Its is getting summery here at Putney Farm and when we cook for summer we start thinking about pickles. Really? Well, yes. Few ingredients get less attention that the lowly pickle, but few make such a difference in summer cooking. Bread and butter pickles on pulled pork and burgers? Check. Cool dill pickle spears? Check. Refrigerator pickles with your home-grown cucumbers? Check. Sweet gherkins or salty cornichons in the potato salad? Check. Home-made relish for your dogs? Check. We think you get the idea- the sourness, acidity and crunch of pickles compliment almost any rich dish.
We make our own refrigerator pickles every summer (recipe soon) and have a love affair (that is not too strong a description) with Horman’s Best Pickles in New York. Horman’s red flannel bread and butter pickle chips are one of the best foods in the world (and no, that is also not too strong a description). We are also enjoying Sonoma Brinery pickles locally. But when we need an instant “pickle fix”, we like to make a simple quick pickle from cucumbers and radishes. These pickles take all of 10-15 minutes to make and are great for a snack, condiment or side salad.
Now you may say “what’s the big deal” with a quick pickle. Well, we will tell you that some of the best chef’s in the world use pickles to add instant crunch and brightness to their cooking. As we often mention, the best recipes blend a range of flavors and textures, and pickles add acid, sweet, sour and crunch. A neat trick for so little work. It is not surprising that chefs like David Chang and Hugh Acheson use quick (and fermented) pickles in many of their award-winning dishes. And this recipe combines some of their techniques from Chang’s Momofuku Cookbook and Acheson’s A New Turn in the South.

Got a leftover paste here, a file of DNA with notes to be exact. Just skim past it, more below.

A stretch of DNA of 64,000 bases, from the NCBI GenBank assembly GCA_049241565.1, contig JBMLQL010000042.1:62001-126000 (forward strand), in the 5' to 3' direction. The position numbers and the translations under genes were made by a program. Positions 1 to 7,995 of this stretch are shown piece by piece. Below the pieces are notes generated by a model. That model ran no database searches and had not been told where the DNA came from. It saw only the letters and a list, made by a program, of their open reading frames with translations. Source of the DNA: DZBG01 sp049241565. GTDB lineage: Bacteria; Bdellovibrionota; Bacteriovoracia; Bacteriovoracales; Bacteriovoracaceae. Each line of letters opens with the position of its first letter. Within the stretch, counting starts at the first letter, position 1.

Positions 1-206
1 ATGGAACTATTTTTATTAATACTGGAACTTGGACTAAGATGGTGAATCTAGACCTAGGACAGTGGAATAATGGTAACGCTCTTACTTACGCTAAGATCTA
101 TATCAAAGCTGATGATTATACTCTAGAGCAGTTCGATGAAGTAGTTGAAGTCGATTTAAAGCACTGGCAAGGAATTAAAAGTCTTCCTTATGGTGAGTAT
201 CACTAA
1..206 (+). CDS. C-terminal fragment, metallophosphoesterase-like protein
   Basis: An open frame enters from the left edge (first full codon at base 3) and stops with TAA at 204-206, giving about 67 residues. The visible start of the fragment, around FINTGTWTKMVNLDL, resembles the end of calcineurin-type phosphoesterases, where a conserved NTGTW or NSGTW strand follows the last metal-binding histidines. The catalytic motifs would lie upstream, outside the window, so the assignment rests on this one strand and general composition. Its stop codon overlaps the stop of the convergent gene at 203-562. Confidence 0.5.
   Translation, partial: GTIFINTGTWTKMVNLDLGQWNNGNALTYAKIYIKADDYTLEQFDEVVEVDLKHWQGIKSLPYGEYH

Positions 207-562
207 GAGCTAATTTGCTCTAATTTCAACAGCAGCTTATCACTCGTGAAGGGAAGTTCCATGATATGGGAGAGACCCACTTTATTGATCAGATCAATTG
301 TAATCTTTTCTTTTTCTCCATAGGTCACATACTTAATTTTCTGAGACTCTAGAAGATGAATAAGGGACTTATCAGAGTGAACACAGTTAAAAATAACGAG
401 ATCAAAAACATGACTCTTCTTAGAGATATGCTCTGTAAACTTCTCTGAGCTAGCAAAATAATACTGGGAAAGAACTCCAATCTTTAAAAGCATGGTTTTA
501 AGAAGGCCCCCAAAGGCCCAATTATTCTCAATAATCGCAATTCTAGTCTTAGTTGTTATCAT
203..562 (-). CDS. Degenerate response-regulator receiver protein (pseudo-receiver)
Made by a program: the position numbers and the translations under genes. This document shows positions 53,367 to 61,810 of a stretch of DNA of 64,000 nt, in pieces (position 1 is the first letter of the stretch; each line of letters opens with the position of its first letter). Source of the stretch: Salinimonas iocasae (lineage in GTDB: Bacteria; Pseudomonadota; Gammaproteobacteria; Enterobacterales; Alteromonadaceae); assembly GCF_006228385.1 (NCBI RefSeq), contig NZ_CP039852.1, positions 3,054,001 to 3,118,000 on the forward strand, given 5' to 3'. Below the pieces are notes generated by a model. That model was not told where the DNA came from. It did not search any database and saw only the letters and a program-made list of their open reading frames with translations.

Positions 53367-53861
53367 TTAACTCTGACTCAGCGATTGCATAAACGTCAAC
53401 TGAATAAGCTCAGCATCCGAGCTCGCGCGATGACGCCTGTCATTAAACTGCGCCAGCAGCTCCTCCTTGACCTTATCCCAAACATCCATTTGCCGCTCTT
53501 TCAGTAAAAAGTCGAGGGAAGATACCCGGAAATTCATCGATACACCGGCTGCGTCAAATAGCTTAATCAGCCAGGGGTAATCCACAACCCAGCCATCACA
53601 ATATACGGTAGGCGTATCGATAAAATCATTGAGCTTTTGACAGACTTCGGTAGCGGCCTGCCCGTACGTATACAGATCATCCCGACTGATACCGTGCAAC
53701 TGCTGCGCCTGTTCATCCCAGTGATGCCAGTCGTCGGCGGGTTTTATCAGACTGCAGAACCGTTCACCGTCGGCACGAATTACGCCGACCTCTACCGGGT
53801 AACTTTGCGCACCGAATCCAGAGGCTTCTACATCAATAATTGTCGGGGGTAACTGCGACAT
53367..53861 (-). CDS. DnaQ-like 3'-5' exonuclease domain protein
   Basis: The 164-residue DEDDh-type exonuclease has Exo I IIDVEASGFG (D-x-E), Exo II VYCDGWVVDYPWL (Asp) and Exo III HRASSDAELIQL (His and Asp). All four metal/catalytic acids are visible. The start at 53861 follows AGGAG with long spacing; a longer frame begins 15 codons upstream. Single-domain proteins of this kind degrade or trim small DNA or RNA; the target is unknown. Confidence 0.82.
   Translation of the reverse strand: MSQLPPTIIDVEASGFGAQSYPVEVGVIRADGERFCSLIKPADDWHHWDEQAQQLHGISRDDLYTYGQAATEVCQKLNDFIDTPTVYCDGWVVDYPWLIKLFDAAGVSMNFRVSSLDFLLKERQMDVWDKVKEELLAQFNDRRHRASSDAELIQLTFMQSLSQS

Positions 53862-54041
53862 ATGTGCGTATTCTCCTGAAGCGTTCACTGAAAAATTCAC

To make the quick pickles thinly slice a cup of cucumbers (English or pickling are fine) and a cup of red or white radishes. Add some lemon juice, olive oil, salt and sugar. Stir and let sit for ten minutes. Taste and adjust seasoning, let it sit for another few minutes and then you’re done. You will see that liquid forms quickly in the bottom of the bowl, that is good stuff, keep it and stir it with the cucumber and radishes. You now have quick pickles. (Technically the lemon juice and olive oil may make this more of a “salad” than a pickle, but since the veggies marinate in salt and sugar- these are pickles to us).
So what can you do with quick pickles? The easiest thing to do is serve them as a healthy, but oh so tasty, snack while you are cooking. Our kids love them and so do our guests. We also serve the pickles along with pork barbecue as a side salad, the crunch and light acidity are a perfect foil for the richness of the pork. And finally, we add quick pickles to fish dishes, particularly those using butter sauces. We chop up the quick pickles and drizzle them over the fish to add color and texture but also to cut through the butter and add lemony notes. Yum.
Give these quick pickles a try this summer. If you are pullin’ pork or goin’ fishin’, a quick pickle will make your cooking that much better.
Notes Before You Start:
- You can use pickling or English “hothouse” cucumbers for this dish.
- Any crisp white or red radish variety will work for this dish, as will daikon radishes.
What You Get: Tasty pickles in just a few minutes.
What You Need: No special equipment required.
How Long? 10-20 minutes with about 5 minutes of slicing the veggies. This is an anytime dish.
- 1 cup cucumber, thinly sliced (about 1/2 of an English cucumber)
- 1 cup radishes, thinly sliced (about 1 bunch of radishes)
- 1 tablespoon of fresh lemon juice
- 1 tablespoon of olive oil
- 1/2 teaspoon of kosher or sea salt (or to taste)
- 1/2 teaspoon of sugar (or to taste)
- Thinly slice the cucumber and radishes and place the slices into a medium-sized bowl.
- Add the salt, sugar, lemon juice and olive oil. Stir to combine, let sit for ten minutes.
- After 10 minutes, taste and adjust seasoning. Stir, let sit for 2-3 minutes, and then serve.
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I just started pickling stuff from my garden. I have a fresh batch of banana peppers that I pickled sitting in my fridge right now.
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